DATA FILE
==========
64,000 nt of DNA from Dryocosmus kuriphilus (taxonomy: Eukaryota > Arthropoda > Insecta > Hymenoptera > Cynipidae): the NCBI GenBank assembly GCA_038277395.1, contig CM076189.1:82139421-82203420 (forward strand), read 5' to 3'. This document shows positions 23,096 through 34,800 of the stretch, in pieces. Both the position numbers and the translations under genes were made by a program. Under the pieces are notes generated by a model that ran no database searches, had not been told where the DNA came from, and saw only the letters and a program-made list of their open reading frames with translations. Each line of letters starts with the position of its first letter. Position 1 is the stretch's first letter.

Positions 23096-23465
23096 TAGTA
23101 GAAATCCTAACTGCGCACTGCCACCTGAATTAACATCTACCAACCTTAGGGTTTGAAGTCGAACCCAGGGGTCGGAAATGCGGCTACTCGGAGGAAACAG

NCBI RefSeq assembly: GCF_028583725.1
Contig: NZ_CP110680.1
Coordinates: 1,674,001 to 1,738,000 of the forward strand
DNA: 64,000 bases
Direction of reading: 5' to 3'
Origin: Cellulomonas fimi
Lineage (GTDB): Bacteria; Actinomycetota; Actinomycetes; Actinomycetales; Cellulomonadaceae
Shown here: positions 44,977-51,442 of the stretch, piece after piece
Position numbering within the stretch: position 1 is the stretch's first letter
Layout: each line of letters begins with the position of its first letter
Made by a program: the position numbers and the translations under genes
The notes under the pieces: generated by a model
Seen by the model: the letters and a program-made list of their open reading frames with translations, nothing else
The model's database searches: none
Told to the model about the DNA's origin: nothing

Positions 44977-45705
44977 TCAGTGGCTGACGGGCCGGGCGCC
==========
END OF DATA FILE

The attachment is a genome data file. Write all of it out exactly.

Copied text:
64,000 nt of DNA from Dryocosmus kuriphilus (taxonomy: Eukaryota > Arthropoda > Insecta > Hymenoptera > Cynipidae): the NCBI GenBank assembly GCA_038277395.1, contig CM076189.1:82139421-82203420 (forward strand), read 5' to 3'. This document shows positions 23,096 through 34,800 of the stretch, in pieces. Both the position numbers and the translations under genes were made by a program. Under the pieces are notes generated by a model that ran no database searches, had not been told where the DNA came from, and saw only the letters and a program-made list of their open reading frames with translations. Each line of letters starts with the position of its first letter. Position 1 is the stretch's first letter.

Positions 23096-23465
23096 TAGTA
23101 GAAATCCTAACTGCGCACTGCCACCTGAATTAACATCTACCAACCTTAGGGTTTGAAGTCGAACCCAGGGGTCGGAAATGCGGCTACTCGGAGGAAACAG

NCBI RefSeq assembly: GCF_028583725.1
Contig: NZ_CP110680.1
Coordinates: 1,674,001 to 1,738,000 of the forward strand
DNA: 64,000 bases
Direction of reading: 5' to 3'
Origin: Cellulomonas fimi
Lineage (GTDB): Bacteria; Actinomycetota; Actinomycetes; Actinomycetales; Cellulomonadaceae
Shown here: positions 44,977-51,442 of the stretch, piece after piece
Position numbering within the stretch: position 1 is the stretch's first letter
Layout: each line of letters begins with the position of its first letter
Made by a program: the position numbers and the translations under genes
The notes under the pieces: generated by a model
Seen by the model: the letters and a program-made list of their open reading frames with translations, nothing else
The model's database searches: none
Told to the model about the DNA's origin: nothing

Positions 44977-45705
44977 TCAGTGGCTGACGGGCCGGGCGCC